Once you have the video completed, you’ll want to have at least a few people review it. At this stage, it should be less about the structure of the video than it should be about small things like typos, background music volume versus voice volume, that everything syncs well, etc.

Once you feel satisfied with the video, you’ll want to have the video rendered into the appropriate formats and screen sizes to be used. If you’ll be displaying the video at your website and at sites such as YouTube, you’ll likely want to have the video rendered into different formats to optimize the viewing experience. Also take into account what video player you’ll be using at the site.

10. Final Preparation

Here’s a list of the things we do after we have the final versions of videos ready:

  • Create landing page with appropriate calls to action incorporated
  • Test video/video player in different browsers and from various mobile devices
  • Make sure stats programs are logging actions for the page
  • Create list of keywords and keyword-rich descriptions to use
  • Upload to any video sites that are appropriate
  • Promote in conjunction with normal promotional schedule

Your own checklist will likely differ depending on your objectives.

Video Creation on a Budget

Making professional-looking videos can be quite expensive. If you have a lot of videos in your plans, the expenses can add up rather quickly if you are outsourcing most or all of it.

I’d highly recommend that any videos that are crucial to your business and will be used over an extended period will be outsourced to professionals. But campaign-based ones can be done quite well on a budget.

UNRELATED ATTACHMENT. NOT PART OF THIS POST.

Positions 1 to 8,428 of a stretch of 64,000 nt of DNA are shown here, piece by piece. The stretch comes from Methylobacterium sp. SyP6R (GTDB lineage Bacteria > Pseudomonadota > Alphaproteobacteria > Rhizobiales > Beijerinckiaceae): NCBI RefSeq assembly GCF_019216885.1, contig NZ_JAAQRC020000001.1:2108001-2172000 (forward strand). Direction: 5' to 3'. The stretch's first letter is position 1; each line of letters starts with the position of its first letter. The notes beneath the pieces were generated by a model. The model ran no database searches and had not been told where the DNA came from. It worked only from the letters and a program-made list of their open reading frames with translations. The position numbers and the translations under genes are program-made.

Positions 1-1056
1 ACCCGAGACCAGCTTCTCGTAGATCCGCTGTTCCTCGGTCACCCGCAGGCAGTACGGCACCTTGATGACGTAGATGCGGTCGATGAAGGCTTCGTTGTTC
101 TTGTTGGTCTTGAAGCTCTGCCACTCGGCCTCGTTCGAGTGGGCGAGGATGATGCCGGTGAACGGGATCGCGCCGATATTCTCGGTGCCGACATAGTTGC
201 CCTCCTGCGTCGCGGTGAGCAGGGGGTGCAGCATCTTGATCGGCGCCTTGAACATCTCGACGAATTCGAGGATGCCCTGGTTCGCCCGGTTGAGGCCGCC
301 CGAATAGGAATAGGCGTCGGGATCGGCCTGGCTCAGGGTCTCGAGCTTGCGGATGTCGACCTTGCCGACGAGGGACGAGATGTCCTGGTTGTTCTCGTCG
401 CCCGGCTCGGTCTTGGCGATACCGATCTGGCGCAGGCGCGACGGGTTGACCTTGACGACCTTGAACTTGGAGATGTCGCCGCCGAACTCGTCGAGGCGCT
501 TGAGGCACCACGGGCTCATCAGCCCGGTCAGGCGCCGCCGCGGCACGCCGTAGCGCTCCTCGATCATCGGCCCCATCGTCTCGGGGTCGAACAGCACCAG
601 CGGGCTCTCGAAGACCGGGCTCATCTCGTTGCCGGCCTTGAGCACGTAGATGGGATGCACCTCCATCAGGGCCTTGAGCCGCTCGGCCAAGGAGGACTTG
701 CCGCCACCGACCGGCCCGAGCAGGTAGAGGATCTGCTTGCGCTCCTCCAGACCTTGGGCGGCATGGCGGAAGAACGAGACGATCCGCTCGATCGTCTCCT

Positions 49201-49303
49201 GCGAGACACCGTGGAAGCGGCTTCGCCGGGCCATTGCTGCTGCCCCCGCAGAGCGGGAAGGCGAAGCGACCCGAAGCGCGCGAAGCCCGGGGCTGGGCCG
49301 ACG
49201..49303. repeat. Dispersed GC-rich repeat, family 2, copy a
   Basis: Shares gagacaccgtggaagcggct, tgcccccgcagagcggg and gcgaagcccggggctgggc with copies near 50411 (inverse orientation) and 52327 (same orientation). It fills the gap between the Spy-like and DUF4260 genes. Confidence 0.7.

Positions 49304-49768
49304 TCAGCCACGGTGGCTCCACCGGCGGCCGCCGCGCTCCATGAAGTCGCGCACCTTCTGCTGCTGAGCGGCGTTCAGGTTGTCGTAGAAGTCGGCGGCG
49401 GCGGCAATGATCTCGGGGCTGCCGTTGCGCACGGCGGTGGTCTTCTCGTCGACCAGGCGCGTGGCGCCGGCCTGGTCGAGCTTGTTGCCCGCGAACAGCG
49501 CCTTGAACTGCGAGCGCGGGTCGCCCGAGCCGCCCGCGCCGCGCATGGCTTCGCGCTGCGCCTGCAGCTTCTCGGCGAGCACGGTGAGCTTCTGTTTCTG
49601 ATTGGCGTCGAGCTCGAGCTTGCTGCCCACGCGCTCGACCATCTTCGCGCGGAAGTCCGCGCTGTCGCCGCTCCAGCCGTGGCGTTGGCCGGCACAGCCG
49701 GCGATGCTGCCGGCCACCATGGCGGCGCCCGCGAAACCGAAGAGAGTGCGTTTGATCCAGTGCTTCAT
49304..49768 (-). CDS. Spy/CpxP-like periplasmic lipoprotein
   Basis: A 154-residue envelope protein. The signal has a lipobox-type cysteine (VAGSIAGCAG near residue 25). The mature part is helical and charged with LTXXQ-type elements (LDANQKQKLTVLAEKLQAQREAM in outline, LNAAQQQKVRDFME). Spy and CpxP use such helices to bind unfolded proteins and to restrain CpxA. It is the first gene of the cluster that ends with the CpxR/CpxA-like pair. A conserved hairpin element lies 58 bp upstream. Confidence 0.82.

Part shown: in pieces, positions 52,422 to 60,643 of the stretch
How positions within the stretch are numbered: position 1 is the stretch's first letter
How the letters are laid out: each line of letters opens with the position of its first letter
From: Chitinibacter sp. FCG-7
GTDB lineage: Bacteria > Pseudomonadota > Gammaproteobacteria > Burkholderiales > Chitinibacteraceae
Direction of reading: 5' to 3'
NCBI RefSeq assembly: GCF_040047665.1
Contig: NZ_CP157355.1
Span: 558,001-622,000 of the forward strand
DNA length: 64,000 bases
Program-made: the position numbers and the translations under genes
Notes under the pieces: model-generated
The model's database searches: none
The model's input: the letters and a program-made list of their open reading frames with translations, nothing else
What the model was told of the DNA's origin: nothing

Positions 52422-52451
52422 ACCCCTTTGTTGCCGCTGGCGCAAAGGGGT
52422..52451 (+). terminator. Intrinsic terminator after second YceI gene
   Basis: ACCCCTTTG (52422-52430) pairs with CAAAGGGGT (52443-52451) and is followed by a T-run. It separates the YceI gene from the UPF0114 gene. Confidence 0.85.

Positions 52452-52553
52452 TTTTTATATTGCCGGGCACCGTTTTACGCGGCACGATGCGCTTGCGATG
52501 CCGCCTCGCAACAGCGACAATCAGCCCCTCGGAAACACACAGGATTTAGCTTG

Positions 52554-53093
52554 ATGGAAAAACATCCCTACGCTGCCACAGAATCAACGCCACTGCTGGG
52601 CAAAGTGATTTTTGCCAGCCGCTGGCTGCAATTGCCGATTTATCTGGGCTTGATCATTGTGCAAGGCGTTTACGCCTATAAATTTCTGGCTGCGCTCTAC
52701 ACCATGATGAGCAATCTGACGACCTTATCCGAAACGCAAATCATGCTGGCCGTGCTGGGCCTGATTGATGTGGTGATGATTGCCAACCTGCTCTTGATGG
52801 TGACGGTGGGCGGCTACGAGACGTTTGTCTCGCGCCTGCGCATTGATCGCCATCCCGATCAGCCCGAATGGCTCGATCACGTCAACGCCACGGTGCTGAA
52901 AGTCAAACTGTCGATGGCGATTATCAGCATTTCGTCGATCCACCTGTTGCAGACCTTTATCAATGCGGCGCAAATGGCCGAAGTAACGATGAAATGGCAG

For a few of our businesses, we are generating a lot of video right now. We’d be spending several thousand dollars a week to outsource everything. Quite frankly for much of it, it would be overkill. Here’s what we’re doing:

  • Outsourcing the creation of motion graphics title and closing sequences
  • Outsourcing creation of matching Powerpoint templates to create professional slides
  • Recording the video using Camtasia
  • Record and edit the audio using GoldWave
  • Adding on a soundtrack for music and effects in Camtasia
  • Producing/rendering in Camtasia

If you are looking at creating a single short video, trying to learn how to use all of this probably doesn’t make much sense. It would be more cost and time-effective for most people to outsource to professionals.  But if you want to create multiple videos, the savings can be well worth it. You can also outsource some of the above on freelance sites.

I hope that this post helped provide some insight on video production!

Let me know your thoughts below!